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For online security experts, the most frustrating part of seeing small and medium businesses hit by data breaches and other cybercrimes is knowing that such attacks can often be prevented.

While many Canadian businesses expect proper cybersecurity to be costly or time-consuming, the reality is the opposite, according to the Canadian Centre for Cyber Security. SMBs can do a great deal to protect themselves by taking a few quick and simple steps.

“[The steps] deliver 80 per cent of the benefit with 20 per cent of the effort,” says CCCS head Scott Jones. “That protects a huge amount.”

Jones urges businesses to start with the “baseline controls” published by the CCCS on its website, a series of 13 measures ranging from developing an attack response plan and ensuring automatic software patches on computers to regularly backing up data and securing smartphones used by employees.

The most basic step any business can take, he adds, is educating employees about the fact that attacks are happening and that they can target anyone.

Employees can then be informed of some of the most common forms these attacks take, such as phishing – email messages that attempt to lure users into clicking on malicious links that can cripple a company’s network and expose its data to criminals.

Following the baseline controls and educating employees will do much do dissuade attackers, Jones says, much like installing a home alarm system. Both measures warn criminals that their potential victim is at least somewhat prepared.

“If your cybersecurity is better than the person next to you, they’re going to move on,” he says.

Cybercrime is a major problem for Canadian SMBs. A September report by the Insurance Bureau of Canada found that one in five had been affected by a cyberattack or data breach in the previous two years.

About 44 per cent said they had no defenses, while 37 per cent estimated that incidents cost them more than $100,000. Nearly two-thirds said they had no insurance to help recover.

Mark Gaudet, business leader of cybersecurity services at the Canadian Internet Registration Authority, says education efforts must include a shift in behaviour by companies, where reporting suspicious-looking emails and other communications – as well as possible mistakes by employees themselves who may have clicked on them – is encouraged rather than penalized.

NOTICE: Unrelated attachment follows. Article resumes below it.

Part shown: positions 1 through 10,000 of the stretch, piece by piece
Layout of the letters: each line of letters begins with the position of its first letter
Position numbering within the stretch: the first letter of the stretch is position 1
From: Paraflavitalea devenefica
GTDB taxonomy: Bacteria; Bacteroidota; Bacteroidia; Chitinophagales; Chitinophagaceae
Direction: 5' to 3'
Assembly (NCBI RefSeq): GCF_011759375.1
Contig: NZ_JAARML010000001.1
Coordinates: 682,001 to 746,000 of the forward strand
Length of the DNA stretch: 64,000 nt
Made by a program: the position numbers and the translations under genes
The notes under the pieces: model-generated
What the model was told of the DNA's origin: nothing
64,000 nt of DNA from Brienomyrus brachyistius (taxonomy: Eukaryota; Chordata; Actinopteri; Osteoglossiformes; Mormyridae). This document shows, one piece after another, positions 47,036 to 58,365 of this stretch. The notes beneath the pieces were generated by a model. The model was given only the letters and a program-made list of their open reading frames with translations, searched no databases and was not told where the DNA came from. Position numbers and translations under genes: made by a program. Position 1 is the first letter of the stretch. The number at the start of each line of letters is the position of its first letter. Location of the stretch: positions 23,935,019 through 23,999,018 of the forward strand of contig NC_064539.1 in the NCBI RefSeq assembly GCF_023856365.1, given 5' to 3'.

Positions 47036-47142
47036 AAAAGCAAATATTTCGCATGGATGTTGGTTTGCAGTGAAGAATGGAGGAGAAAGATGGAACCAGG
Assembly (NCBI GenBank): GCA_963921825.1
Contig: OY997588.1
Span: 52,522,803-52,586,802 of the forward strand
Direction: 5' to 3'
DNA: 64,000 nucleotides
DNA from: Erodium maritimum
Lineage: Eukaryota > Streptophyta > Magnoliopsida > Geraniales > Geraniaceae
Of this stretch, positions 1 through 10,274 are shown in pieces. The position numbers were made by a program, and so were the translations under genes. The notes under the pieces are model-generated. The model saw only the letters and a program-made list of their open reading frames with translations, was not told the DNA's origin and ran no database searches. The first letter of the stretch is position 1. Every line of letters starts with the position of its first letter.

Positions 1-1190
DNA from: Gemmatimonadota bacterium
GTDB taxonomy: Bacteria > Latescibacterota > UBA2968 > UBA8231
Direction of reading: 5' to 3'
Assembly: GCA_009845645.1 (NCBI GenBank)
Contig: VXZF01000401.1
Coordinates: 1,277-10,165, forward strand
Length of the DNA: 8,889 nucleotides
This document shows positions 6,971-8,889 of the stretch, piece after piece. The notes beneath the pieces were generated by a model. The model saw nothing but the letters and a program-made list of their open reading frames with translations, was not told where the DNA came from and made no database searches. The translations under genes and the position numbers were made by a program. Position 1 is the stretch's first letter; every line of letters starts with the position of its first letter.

CIRA, which administers the .ca web domain, also provides a number of security services, including the free Canadian Shield program and DNS Firewall for small businesses, which starts at $99 a year for 10 users. Both encourage employee participation in defending against possible intrusions.

“You have to make staff part of the security solution,” Gaudet says. “It’s creating a culture where it’s okay to say, ‘Hey I clicked on this and I’m not sure what happened.’”

Companies should also make sure they have a plan for what happens in the event of a breach, which includes employees knowing who to report to and what actions need to be taken, says Florian Kerschbaum, associate professor of computer science at the University of Waterloo.

The best way to avoid substantial recovery costs or even an existential threat, he adds, is for businesses to assess their most valuable assets and then back those up, either on separate hard drives that aren’t connected to a network or through third-party cloud storage providers.

Those backups should also be regularly tested – something many businesses forget to do.

“If you’ve gone through it once, that makes it much easier,” Kerschbaum says. “That makes for a relatively simple recovery.”

Breaches can still happen even after precautions have been taken, which can raise difficult questions on next steps – especially in the case of ransomware, or an attack that encrypts a business’s data and then sells access back for a fee.

Security experts differ in their views on ransomware, which provokes debates between practicality and ethics.

Some understand why businesses end up paying the fees demanded by criminals – doing so is often much less expensive than trying to rebuild the lost data. In such situations, reluctantly playing ball might be the only option.

“The answer is not good, they have to pay the ransom,” says Ryan Borg, director of Toronto-based security provider Borg ITS. “But it crosses the line of negotiating with terrorists, because that’s what they are.”

David Shipley, chief executive of Fredericton, N.B.-based provider Beauceron Security, says paying ransoms is becoming more problematic because such attacks are often orchestrated by organized criminal groups that are facing government sanctions in a growing number of jurisdictions.

That means a business could actually find itself breaking the law by giving in.

“The reality of it is increasingly questionable,” Shipley says. “Paying the ransom does not mean the end of your problems, it’s only the beginning.”

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